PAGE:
# Lab 14 Heat of Reaction Objective: To experimentally determine the heat of reaction for two exothermic...

###### Question:

Lab 14 Heat of Reaction Objective: To experimentally determine the heat of reaction for two exothermic reactions. Consider the following equations. (1) Mg(s) + 2HCI → MgCl2(aq) + H2(g) Hz(8) AH = ? (2) MgO(s) + 2HCl(aq) → MgCl(aq) + HOH (1) AH2 = ? The reactions represented by equations (1) and (2) will be our experimental work for today. Background: The heat given off or gained in a reaction is commonly called the heat of reaction. A reaction that releases heat is exothermic: an endothermic reaction is one that absorbs heat. The heat given off or absorbed in a particular reaction system can be calculated if one knows the amount of material, the temperature change of the system and the specific heat of the material: q-mass x specific heal x (Tr-T). If the temperature increases, the last term, AT.is positive and q for the system is also positive. If the temperature of the system decreases, AT is negative and so is q. Since q depends directly on the mass of the material used, the heat (or enthalpy) of reaction, AHan is usually reported as energy/mol of reaction. AH can be calculated from experimental data: AH = q (kcal) / n (mole) where n is the number of moles of product or reactant used. Safety/Disposal: Always wear your safety goggles/safety glasses and follow safety procedures when performing experiments. 1. Magnesium powder, Mg: a serious fire hazard 2. Hydrochloric acid, HCl: highly corrosive; causes severe burns on eyes and skin contact and upon inhalation of vapors 3. Magnesium oxide: a skin and eye irritant; slightly hazardous in case of ingestion or inhalation Ceq.7 of 20.8°C PROCEDURE: Reaction (1): Reaction with Mg(s) 1. Add 100.0mL of 1.OM HCl solution to the calorimeter. 2. Assemble the calorimeter with the lid and stirrer in place and measure the temperature of the solution. Note the loop on the stirrer goes into the solution. Once the temperature has stabilized, record the initial temperature of the solutions to the nearest 0.1°C. 3. Weigh out 0.50g of Mg(s) in a tared weighing cup using a top-loading balance. The mass does not need to be exact, but must be recorded to the nearest centigram. 4. Add the Mg(s) to the calorimeter, cover with the lid and mix gently with constant stirring 5. Measure the temperature of the solution to the nearest 0.1°C. Record the highest temperature reached by the solution as the final temperature.
Reaction (2): Reaction with MgO(s) 1. Add 100.0mL of 1.OM HCl solution to the calorimeter. 2. Assemble the calorimeter with the lid and stirrer in place and measure the temperature of the solution. Note the loop on the stirrer goes into the solution. Once the temperature has stabilized, record the initial temperature of the solutions to the nearest 0.1°C. 3. Weigh out 1.00g of MgO(S) in a tared weighing cup using a top-loading balance. The mass does not need to be exact, but must be recorded to the nearest centigram. 4. Add the MgO(s) to the calorimeter, cover with the lid and mix gently with constant stirring 5. Measure the temperature of the solution to the nearest 0.1°C. Record the highest temperature reached by the solution as the final temperature.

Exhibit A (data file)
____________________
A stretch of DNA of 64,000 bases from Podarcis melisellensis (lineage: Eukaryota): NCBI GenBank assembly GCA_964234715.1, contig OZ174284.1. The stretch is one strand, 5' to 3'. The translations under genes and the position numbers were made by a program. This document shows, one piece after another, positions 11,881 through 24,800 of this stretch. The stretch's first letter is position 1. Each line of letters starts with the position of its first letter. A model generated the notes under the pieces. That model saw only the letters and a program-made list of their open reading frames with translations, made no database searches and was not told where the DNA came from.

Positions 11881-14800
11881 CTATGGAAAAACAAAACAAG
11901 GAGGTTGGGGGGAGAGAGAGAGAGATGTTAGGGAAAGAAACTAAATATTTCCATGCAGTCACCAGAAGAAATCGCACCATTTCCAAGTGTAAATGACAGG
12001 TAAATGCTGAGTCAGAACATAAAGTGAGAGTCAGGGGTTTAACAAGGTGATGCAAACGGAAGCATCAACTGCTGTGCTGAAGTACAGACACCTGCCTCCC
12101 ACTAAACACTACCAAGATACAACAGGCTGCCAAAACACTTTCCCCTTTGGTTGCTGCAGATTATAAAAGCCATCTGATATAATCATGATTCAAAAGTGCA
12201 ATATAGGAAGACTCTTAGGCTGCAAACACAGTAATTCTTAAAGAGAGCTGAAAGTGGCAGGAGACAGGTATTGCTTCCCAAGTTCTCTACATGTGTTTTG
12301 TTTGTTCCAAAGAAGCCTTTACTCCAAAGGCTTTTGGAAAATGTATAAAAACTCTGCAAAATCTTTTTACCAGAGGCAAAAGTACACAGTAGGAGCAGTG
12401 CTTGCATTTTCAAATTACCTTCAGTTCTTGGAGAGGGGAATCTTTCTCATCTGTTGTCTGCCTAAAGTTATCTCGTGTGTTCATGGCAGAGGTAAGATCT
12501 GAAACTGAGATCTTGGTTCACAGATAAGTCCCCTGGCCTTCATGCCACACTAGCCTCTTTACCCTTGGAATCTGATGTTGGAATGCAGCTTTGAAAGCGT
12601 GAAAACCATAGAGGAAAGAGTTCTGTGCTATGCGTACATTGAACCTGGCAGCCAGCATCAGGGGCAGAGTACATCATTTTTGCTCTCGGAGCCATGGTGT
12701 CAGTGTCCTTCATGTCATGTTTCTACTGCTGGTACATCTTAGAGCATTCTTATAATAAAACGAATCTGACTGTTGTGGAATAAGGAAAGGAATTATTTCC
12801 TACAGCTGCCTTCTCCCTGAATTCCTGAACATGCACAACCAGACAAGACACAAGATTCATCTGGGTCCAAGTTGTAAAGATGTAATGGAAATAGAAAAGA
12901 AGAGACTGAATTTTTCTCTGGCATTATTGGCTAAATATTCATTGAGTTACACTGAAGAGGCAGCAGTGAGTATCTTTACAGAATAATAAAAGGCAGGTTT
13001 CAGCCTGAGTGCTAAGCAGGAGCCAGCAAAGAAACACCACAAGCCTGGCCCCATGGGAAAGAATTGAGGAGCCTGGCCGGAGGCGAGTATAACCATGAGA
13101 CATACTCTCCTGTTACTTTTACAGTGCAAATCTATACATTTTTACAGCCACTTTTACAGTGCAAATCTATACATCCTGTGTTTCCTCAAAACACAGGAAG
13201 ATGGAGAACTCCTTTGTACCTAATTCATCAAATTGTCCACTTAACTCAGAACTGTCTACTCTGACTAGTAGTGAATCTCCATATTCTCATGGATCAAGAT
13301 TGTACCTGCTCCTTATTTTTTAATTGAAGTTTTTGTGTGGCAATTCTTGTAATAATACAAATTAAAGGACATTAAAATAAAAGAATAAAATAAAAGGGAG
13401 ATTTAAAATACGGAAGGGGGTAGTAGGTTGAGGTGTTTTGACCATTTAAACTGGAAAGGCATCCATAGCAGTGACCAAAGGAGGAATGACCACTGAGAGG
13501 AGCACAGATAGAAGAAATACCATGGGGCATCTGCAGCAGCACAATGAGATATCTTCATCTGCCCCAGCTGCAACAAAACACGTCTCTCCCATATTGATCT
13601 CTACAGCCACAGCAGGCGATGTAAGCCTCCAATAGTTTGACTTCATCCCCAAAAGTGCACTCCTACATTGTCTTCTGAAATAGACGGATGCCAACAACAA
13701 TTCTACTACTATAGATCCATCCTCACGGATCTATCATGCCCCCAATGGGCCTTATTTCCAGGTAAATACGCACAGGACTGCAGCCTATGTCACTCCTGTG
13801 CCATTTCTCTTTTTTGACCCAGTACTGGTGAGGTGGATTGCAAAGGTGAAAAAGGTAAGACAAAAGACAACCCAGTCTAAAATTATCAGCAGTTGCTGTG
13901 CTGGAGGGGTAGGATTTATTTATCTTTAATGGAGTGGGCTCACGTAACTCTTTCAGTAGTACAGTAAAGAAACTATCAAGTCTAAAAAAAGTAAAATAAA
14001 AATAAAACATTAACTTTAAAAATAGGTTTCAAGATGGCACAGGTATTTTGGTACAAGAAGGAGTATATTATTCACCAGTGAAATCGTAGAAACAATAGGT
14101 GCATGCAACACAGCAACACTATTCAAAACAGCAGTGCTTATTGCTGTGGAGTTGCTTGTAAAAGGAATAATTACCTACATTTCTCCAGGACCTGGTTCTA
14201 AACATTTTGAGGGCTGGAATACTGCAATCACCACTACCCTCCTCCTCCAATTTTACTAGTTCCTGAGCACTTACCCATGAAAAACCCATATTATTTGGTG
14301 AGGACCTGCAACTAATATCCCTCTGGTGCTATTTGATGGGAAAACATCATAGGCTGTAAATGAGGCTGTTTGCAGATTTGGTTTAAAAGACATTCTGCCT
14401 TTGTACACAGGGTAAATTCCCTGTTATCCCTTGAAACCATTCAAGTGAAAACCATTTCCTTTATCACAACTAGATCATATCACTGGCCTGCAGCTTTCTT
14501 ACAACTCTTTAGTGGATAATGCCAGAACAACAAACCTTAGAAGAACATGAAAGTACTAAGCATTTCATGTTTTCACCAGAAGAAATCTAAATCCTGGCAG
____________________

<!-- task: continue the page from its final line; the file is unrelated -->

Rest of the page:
Lab Partner's Name Bivo Lab 14 Heat of Reaction 30 DATA AND RESULTS Reaction (Mg) 1. Mass (g) 50 2. Tinitial) (°C) 3. T (final) (°C) 4. AT-Tr-T (C) 20.8 42.8 22 Reaction (2) ( MO) I gram 22.6 25.6 CALCULATIONS 1. Reaction (1) a. Using dimensional analysis, calculate the number of moles of Mg(s) used in the reaction. .509) Imole i mole mo 724.31 Imole 1 ig Calculate the heat absorbed by the solution using solution shsolution X solution X AT solution. Assume the density of the HCl solution is 1.00 g/mL to get mass of the solution. The specific heat (sh) of the solution is 1.00 calig C.
Because the system is well insulated we may assume that for the solution (quolution) is equal (in magnitude) but opposite (in sign) to reaction. So, qolutie- action. To calculate AH, in kcal/mol, we can say kcal Ikcal your grams Mg 1000 cal manice atomic mass Mg 1 mole mol Make sure you have the correct sign on your answer. You are calculating Areaction. Is the reaction exothermic or endothermic? Make sure the sign on AH is consistent with this. 2. Reaction (2) Using dimensional analysis, calculate the number of moles of MgO(s) used in the reaction. b. Calculate the heat absorbed by the solution using qolution shsolution X msolution X AT solution Assume the density of the HCl solution is 1.00 g/mL to get mass of the solution. The specific heat (sh) of the solution is 1.00 cal/g C.
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